This is the joint ESA/ASI engineering team at Malindi ground station, in Kenya, seen a couple days ago during the final ExoMars launch rehearsal. They will be the most-watched team anywhere later tonight, when their 2m-diameter tracking antenna is pointed at the expected location of ExoMars/TGO to catch its first signals from space.
Following separation from the Breeze upper stage at about 21:12 CET, ExoMars/TGO will execute an automatic sequence, slewing itself toward the Sun, deploying its solar arrays and powering up its communication system.
From then on, Malindi station could receive the first signals (referred to as ‘AOS’ for ‘Acquisition of Signal’) at almost any time; practically speaking, the signal is expected not earlier than 22:25 CET and most likely around 22:29 CET.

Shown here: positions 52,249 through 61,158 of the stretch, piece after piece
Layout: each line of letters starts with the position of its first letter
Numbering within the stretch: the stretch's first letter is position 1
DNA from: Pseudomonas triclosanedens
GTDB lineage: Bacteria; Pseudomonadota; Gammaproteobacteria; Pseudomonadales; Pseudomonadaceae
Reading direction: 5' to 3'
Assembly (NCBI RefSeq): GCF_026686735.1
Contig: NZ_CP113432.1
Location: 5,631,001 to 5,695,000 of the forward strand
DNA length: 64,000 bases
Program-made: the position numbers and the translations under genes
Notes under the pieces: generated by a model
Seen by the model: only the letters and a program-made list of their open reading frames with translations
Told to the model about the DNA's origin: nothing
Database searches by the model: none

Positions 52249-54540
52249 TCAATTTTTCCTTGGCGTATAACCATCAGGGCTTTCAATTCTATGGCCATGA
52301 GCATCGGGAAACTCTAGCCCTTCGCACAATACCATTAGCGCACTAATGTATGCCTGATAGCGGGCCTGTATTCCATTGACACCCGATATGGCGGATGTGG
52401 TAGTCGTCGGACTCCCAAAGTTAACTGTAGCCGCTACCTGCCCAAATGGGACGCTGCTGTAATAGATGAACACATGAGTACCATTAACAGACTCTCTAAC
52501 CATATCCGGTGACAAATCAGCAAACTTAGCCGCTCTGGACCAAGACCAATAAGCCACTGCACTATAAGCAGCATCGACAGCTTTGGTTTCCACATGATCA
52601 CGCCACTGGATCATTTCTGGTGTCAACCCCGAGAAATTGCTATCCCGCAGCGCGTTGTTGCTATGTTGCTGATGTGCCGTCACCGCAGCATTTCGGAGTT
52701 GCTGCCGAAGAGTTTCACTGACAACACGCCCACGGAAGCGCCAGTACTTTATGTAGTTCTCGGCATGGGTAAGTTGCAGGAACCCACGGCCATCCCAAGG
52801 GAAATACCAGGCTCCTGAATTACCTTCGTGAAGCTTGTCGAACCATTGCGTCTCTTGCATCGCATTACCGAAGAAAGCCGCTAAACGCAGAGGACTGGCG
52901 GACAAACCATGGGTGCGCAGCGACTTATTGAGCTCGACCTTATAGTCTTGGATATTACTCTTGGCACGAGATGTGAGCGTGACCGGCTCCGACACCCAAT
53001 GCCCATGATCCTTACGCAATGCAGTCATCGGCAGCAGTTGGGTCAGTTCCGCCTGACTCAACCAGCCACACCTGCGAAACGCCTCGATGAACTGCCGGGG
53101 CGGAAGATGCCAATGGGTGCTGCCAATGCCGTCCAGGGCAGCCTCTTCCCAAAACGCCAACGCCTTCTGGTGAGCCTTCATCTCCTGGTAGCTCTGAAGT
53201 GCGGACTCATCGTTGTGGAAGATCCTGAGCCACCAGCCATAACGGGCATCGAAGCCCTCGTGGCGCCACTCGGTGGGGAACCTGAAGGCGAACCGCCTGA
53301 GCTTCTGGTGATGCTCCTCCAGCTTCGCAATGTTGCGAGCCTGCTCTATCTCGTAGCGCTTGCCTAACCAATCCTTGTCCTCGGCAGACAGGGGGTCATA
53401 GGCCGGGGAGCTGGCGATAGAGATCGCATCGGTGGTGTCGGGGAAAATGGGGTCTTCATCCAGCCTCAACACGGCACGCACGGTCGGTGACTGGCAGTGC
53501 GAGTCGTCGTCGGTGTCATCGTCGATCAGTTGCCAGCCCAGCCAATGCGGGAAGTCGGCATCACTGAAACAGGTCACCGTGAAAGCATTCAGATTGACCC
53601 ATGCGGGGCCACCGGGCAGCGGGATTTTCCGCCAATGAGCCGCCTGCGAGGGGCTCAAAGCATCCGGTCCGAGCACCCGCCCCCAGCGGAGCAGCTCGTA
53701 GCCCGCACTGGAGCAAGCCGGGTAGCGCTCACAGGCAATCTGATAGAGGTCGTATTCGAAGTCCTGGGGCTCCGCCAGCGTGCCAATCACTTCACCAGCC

The team at Malindi station will be connected via data links to the Main Control Room at ESOC, where the Ground Operations Manager will watch in real time on a computer display to see when the radio energy transmitted by ExoMars starts flowing into their antenna.
When the squiggly little oscilloscope graph jumps, then Malindi will have caught it!
There will also be a confirmation via the voice loop from Malindi to ESOC.
Best wishes to the entire team down in Kenya for a smooth AOS!!